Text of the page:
Now that we understand how the preparation phase of the Zero Trust journey works, it’s time to delve deeper into the planning.
While preparation involves strategic analysis and gathering information deeply and broadly, planning is the documentation of all resources framed in the Zero Trust strategy. It can be classified into:
In this post, we explain in detail this important step in the Zero Trust journey and the path to building inventories based on the National Institute of Standards and Technology (NIST) best practices.
What Is the Planning Phase in the Zero Trust Journey?
Planning is based on building inventories of tangible and intangible assets within the network. From the list of assets, it’s possible to measure the criticality and consequences of an eventual loss or violation and then build an appropriate defense posture.
It’s impossible to ignore the size of the effort to complete this task—especially in large companies. For this reason, NIST best practices indicate that stakeholder assets should be the initial focus, and then the process can be divided into subsets targeted at smaller areas.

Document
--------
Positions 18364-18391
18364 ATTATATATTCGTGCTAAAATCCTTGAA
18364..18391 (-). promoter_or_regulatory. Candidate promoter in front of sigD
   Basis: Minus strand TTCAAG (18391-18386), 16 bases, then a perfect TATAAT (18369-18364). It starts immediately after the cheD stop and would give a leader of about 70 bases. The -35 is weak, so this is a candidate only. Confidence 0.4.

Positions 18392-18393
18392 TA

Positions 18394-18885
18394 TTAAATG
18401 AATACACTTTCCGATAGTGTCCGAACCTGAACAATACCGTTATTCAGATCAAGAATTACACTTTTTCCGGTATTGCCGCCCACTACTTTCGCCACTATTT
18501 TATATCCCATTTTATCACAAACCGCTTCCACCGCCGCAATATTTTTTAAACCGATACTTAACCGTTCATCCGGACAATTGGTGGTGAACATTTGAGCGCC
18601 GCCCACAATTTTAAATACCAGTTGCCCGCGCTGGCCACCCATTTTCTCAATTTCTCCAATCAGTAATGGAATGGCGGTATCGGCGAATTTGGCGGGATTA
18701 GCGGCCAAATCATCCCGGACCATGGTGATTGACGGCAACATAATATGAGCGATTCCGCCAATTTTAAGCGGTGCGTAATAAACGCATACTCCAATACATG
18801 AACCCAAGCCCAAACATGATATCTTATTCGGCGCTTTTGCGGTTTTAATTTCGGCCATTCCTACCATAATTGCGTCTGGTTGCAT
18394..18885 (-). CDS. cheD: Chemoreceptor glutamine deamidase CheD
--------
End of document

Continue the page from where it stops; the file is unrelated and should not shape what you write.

Such direction goes along with the proposed simplification of the journey, as much of the effort is reduced to get the next steps underway.
How to Classify and Build Inventories on the Zero Trust Journey?
Now the question is: where to start planning? By classifying inventories into assets, identities, data, data flow, and workflow, a process we’ll cover next.
“You can’t protect yourself from what you can’t see.” You may never have come across this phrase, but it defines well the importance of asset inventory in the Zero Trust journey, as it documents all systems, devices, software, and applications in a network.
One of the main benefits of asset inventory is enabling the identification of security vulnerabilities and efficient action plans, preventing unnecessary time and money from being spent.
This work can be more arduous depending on the size of the company and the amount of tangible assets that exist. However, there are ways to automate the process to gain visibility into IT assets in a faster and more streamlined way.
Identities can be people or any kind of entity on the network. Because they use the company resources, access control is required so that a given resource is accessed by the right entity, at the right time and in the right context.